A recipient of the Edward Kowalski Award for Outstanding Achievements in Thrombosis and Hemostasis, Dr. Hawiger has also received the Alfred Jurzykowski Foundation Award, the Special Recognition Award of the American Heart Association, and was elected a Fellow of the American Academy of Microbiology. At Vanderbilt, he has received the Ernest W. Goodpasture Award (2005) and the Faculty Award for Excellence in Teaching (2002). For his love for teaching, his integrity and his loyalty, this award is named in his honor.

Recipients of the JACEK HAWIGER AWARD

For Teaching Graduate Students and Postdoctoral Fellows in the Classroom, Lecture or Small Group Setting

Douglas C. Heimburger, M.D., M.S.

Professor, Department of Medicine

D. Troy Moon, M.D., M.P.H.

Associate Professor, Department of Pediatrics

Dr. Heimburger earned his Bachelor of Science degree in 1973 from Harding College and his M.D. in 1978 from Vanderbilt University School of Medicine. After finishing his residency in Medicine at St. Louis University School of Medicine in 1981, he completed a one-year fellowship in the NIH Clinical Nutrition Research Unit at the University of Alabama at Birmingham (UAB). He earned a master’s degree in Nutrition Sciences from UAB in 1987. Beginning as an instructor in the Division of Clinical Nutrition at UAB, he became a professor in the Departments of Medicine and Nutrition Sciences and associate director of the UAB Sparkman Center for Global Health, before joining Vanderbilt in 2009 as professor in the Department of Medicine and associate director for Education and Training at the Vanderbilt Institute of Global Health (VIGH). He is currently the principal or co-principal investigator of several NIH-funded grants including the UNZA-Vanderbilt Partnership for HIV-Nutrition Research Training, the Vanderbilt-Emory-Cornell- Duke Consortium for Global Health Fellows, and the Vanderbilt-Zambia Network for Innovation in Global Health Technologies.

Dr. Moon earned his Bachelor of Science degree in 1992 from Florida State University, his Master’s degree in Public Health in 1996 from UAB, and his M.D. in 2001 from the University of Florida. After completing his residency in Pediatrics at Tulane University/Ochsner Clinic Foundation, he took further training as a fellow in Pediatric Infectious Diseases in a joint program operated by Louisiana State University and Tulane University. Working first as an HIV/AIDS case manager in Tallahassee and a research assistant at the UAB School of Public Health, he joined the Vanderbilt faculty as an assistant professor in the Division of Pediatric Infectious Diseases in 2007. From 2007 to 2012, he was clinical director of Friends in Global Health, a VIGH subsidiary working with local health authorities to extend HIV/AIDS treatment and services in Mozambique.

Dr. Heimburger is the founding director of the Global Health Track in the Vanderbilt MPH program, which enrolled its first class in the fall of 2012. For the past four years, he and Dr. Moon have co-directed the Foundations in Global Health course, a requirement for all global health track students. They have consistently received high marks from students for the effectiveness of course direction, classroom teaching and individual advising.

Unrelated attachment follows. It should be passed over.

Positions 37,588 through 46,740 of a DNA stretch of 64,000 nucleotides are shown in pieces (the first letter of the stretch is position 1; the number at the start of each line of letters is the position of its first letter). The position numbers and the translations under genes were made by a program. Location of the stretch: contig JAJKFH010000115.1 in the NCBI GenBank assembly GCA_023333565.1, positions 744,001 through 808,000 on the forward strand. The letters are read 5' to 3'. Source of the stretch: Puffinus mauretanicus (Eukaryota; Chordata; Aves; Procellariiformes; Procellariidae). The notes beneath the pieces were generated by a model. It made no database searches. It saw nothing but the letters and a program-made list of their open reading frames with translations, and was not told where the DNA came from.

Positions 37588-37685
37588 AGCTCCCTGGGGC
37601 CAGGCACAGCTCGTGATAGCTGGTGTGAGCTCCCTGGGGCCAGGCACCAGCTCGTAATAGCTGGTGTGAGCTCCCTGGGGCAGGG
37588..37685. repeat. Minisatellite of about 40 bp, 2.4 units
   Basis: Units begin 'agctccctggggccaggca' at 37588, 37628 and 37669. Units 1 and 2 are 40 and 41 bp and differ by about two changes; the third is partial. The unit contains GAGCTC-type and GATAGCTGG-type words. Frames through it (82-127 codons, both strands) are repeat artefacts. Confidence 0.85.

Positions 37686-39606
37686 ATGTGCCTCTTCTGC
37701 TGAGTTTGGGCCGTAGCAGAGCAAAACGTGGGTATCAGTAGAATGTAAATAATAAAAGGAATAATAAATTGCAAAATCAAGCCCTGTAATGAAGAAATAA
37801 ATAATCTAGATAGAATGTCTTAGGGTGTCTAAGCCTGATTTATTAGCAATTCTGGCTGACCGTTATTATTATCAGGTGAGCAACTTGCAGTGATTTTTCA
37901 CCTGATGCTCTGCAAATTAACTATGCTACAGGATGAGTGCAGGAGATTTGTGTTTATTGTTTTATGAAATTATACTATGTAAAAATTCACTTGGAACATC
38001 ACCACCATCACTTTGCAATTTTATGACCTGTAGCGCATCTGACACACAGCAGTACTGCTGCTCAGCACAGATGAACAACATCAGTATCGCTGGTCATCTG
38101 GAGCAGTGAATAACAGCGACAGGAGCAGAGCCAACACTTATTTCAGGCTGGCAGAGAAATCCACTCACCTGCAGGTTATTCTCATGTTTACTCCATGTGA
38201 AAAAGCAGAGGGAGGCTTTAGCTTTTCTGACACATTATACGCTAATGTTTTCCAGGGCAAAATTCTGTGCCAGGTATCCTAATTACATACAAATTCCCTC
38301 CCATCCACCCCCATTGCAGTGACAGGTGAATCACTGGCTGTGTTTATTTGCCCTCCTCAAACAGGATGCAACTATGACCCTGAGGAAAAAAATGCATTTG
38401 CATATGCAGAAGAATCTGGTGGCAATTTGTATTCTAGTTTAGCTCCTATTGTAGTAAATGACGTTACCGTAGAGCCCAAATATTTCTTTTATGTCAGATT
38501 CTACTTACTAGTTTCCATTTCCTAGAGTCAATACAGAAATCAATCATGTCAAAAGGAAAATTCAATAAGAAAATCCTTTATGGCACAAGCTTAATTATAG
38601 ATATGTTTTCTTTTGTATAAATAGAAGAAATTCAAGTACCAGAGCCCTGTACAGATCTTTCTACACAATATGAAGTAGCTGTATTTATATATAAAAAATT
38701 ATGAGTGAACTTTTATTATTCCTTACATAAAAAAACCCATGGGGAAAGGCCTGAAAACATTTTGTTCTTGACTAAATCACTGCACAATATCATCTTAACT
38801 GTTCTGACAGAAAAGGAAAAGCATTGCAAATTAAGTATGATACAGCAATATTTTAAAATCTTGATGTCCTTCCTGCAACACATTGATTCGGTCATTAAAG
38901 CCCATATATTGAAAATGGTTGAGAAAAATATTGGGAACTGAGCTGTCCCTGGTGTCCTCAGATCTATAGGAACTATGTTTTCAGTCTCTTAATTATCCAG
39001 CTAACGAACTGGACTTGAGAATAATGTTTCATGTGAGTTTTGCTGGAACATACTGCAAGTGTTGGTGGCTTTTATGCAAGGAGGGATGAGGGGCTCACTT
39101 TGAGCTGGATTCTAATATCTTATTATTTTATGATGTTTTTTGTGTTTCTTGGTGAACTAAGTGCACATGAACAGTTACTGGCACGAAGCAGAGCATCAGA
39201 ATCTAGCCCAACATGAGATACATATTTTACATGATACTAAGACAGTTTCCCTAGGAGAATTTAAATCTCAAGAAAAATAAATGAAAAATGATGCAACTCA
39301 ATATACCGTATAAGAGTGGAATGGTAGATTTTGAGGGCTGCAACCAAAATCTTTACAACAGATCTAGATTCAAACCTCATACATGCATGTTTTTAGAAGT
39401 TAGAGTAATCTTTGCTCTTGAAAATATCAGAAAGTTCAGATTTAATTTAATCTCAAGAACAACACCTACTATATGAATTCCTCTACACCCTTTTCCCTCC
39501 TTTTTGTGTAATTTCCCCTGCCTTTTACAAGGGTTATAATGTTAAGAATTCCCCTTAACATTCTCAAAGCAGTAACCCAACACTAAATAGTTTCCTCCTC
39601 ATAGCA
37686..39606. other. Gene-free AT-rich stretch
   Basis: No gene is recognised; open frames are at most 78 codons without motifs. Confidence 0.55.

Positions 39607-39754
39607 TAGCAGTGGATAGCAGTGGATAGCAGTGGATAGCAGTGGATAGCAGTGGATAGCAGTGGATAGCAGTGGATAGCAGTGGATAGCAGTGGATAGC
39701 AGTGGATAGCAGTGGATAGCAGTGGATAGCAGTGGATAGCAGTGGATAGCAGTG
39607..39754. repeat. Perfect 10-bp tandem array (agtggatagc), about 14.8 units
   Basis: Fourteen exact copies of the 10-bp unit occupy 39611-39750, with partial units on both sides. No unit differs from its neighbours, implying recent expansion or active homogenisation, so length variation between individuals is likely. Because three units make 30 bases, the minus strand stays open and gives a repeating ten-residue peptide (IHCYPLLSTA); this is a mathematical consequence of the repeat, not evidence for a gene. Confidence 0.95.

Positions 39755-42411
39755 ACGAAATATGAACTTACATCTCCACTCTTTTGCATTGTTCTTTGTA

In recognition of their commitment to the next generation of global health clinicians and investigators as outstanding teachers, mentors and role models, Drs. Heimburger and Moon are the recipients of the 2016 Jacek Hawiger Award for Excellence in Teaching.



Dr. Rodriguez was born in Kingsville, Texas, and earned his Bachelor of Arts degree in Biology from Southwest Texas State University in San Marcos, Texas. He received his medical degree from Tufts University School of Medicine in Boston in 1980 and came to Vanderbilt University School of Medicine as an intern in the Department of Medicine. After a residency and postdoctoral fellowship in the Department of Medicine at Vanderbilt, he entered into private practice in pulmonary medicine with the Saint Thomas Medical Group in 1985. He served as Medical Director of Respiratory Care and Director of Medical Education in the Intensive Care Unit at Saint Thomas Hospital and was a regular collaborator on a variety of pulmonary-related research projects. He was appointed to the volunteer faculty in 1989 as Assistant Clinical Professor of Medicine, was promoted to Associate Clinical Professor in 1997, and joined the full-time faculty as an Associate Professor of Medicine in 2001.

Dr. Rodriguez served as Director of Minority Affairs from 1998 until 2002. From 2000 until his death in 2006, he served as Course Director of the second-year student Physical Diagnosis Course and was a member of the Admissions Committee and the Academic Programs Committee.

Dr. Rodriguez turned his focus to teaching medical students in 1997, while he served on the volunteer faculty. Within a few years, he became one of Vanderbilt’s most beloved clinical faculty members. He had a special combination of enthusiasm, knowledge, patience, and sensitivity that made him a role model for all, as well as one of the school’s most admired educators. A student likened him to “a stern father who took great pride in his children, helping them to grow by expecting the best from them.” He was among the first cohort of clinical faculty members to be named Master Clinical Teachers.